The second settlement consisted of people from Britain who from over 12,000 miles away began their remarkable migration after Captain James Cook set foot on New Zealand soil in 1769. The first few migrants were a diverse collection of whalers, adventurers, soldiers, missionaries, traders, and early farmers who relied heavily on trade and exchange with Māori. This relationship intensified and culminated in 1849 in the signing of the Treaty of Waitangi, a critical agreement between Māori and the British Crown that recognised the rights of both parties to partnership, participation, and protection. At this stage Māori still outnumbered Europeans, but in the fifty years following the signing of the Treaty large numbers of British settlers migrated and they soon eclipsed the Māori population. At the same time the absolute number of Māori was reduced by the importation of common European diseases to which Māori had little immunity. An estimated pre-European Māori population of between 90,000 to 120,000 fell to around 42,000 by the end of the nineteenth century (Bellich, 1996). Land wars, displacement, and poverty also played a role. By the 1890s their numbers were so low that Europeans considered the land as open to settlement and they proceeded to occupy land with little regard to what had been agreed in the Treaty. Over the course of the last hundred years Māori have gradually re-established their numbers and now comprise approximately 15 percent of the total population. In the last thirty years they have also initiated a widespread cultural renaissance that has focused on recovering their language, their land, and their customs (Belich, 2001).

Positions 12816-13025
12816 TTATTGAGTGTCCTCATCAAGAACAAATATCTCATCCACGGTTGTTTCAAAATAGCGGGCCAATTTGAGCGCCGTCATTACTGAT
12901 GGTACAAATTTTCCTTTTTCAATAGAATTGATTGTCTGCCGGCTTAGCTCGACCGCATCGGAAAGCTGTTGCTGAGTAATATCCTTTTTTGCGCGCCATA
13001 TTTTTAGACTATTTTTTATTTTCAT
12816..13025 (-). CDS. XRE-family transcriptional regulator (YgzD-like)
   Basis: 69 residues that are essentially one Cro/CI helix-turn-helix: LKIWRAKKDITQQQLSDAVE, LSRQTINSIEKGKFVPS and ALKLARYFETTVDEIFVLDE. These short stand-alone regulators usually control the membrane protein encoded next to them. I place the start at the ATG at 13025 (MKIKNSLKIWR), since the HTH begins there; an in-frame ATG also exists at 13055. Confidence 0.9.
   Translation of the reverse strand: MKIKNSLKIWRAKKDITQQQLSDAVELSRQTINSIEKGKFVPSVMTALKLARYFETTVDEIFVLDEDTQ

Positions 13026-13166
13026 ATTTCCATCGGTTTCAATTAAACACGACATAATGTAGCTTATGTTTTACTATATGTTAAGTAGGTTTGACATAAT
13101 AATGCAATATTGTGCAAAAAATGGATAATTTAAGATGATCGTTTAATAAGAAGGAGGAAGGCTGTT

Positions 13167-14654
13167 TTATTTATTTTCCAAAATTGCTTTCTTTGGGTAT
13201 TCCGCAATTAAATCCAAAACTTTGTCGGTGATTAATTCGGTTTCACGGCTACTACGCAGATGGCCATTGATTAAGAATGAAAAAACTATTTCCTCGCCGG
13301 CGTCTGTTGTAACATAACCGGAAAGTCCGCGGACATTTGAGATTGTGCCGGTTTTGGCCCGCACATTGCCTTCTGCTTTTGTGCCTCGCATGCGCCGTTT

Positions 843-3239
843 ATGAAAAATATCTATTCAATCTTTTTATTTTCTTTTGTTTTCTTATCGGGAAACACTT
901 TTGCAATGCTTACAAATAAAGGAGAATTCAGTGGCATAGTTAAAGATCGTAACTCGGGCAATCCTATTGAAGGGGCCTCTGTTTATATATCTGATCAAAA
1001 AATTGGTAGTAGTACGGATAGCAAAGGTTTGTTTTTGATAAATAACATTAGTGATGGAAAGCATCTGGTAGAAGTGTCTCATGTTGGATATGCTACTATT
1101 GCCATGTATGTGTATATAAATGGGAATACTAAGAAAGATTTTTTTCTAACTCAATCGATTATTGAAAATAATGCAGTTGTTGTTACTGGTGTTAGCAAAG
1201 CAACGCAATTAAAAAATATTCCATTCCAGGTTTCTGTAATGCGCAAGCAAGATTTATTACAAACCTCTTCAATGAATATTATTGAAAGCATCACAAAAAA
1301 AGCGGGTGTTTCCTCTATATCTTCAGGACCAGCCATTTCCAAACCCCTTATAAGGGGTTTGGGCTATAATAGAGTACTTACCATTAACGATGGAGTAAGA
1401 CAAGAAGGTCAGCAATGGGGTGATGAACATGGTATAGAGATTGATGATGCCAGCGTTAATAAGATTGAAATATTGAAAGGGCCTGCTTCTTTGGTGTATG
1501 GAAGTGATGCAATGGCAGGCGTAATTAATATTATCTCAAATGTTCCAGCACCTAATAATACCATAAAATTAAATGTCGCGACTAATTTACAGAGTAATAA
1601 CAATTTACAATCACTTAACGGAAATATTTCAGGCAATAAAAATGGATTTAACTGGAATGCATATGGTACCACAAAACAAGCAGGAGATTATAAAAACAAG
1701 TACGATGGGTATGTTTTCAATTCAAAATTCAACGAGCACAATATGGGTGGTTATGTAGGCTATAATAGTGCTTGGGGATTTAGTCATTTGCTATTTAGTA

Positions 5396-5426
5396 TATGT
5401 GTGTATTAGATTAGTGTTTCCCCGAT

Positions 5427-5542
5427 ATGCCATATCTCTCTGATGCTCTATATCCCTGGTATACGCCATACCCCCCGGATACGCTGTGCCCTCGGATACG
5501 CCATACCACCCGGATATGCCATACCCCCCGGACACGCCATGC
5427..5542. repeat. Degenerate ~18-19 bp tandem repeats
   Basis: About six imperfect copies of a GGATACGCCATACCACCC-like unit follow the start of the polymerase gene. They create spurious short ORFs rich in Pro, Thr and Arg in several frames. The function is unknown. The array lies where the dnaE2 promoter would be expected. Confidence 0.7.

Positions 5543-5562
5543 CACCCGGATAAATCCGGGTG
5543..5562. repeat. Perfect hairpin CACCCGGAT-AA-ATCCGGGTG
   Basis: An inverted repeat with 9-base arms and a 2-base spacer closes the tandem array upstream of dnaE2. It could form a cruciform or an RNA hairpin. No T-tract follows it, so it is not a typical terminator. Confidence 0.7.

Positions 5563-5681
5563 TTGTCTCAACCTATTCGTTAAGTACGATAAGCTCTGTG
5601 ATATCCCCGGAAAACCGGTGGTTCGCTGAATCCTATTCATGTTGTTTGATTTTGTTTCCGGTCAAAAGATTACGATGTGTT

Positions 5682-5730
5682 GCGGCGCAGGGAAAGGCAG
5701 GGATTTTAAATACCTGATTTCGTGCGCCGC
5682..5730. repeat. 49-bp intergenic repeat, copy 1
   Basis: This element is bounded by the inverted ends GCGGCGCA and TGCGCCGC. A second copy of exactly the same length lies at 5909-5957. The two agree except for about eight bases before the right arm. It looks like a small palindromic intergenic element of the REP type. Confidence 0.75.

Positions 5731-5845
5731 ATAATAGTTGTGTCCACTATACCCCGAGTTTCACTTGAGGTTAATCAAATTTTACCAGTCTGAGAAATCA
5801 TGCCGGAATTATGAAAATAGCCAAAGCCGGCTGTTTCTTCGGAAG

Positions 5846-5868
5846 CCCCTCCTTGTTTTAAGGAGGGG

The two most recent migrations to Aotearoa-New Zealand came from the Asia-Pacific region. Following World War II people from the island nations of Western Samoa, Tonga, the Cook Islands, Niue, and Fiji migrated in a steady flow to the larger urban centres of Auckland and Wellington in search of employment and a better standard of living for their children. They found employment in low-income jobs in factories, cleaning, and service industries. The new communities actively maintained their island and village connections through strong patronage of Pacific churches. Despite the emergence of a vibrant and educated second and third generation of Pacific people, their income and their health status have remained significantly lower than the remainder of the population. The more recent migration over the last two decades has come from the peoples of Asia. Similar to migrations of the peoples of Asia into other Western democracies, those who come comprise a mix of people from diverse backgrounds, arriving for different reasons and bringing with them variable levels of wealth and education. The mixture includes young couples from the Indian sub-continent, more affluent Chinese migrants from Hong Kong and Taiwan, and refugees from troubled Indo-Chinese nations. As with Pacific island people, they have settled mainly in urban communities in which they have encountered varying levels of acceptance and integration. Peoples of Pacific and Asian ethnicity each comprise approximately 6 percent of the whole population, and this rises for both groups to around 12 percent each in the urban areas of Auckland (Statistics New Zealand, 2002).


The proliferation of gambling

Gambling was not part of the way of life for Māori prior to European contact. It began when European settlers imported their passion for betting on horses and cards. Informal number games and raffles soon followed, but as the government became more organised it regulated these forms of gambling in order to prevent abuses and to ensure its share of revenue from the activity. Prior to the 1980s, gambling on horse racing had been a central part of popular culture, particularly for men. Other forms enjoyed predominantly by women included local church and community run “housie” (bingo) and many families would purchase their weekly ticket in a national raffle called the “Golden Kiwi.” Although these forms of gambling were highly popular, they were also tightly regulated and confined to a few specific times and locations (O'Sullivan & Christoffel, 1992). The population was on the whole unprepared for the world of commercialised continuous gambling that emerged in the 1990s.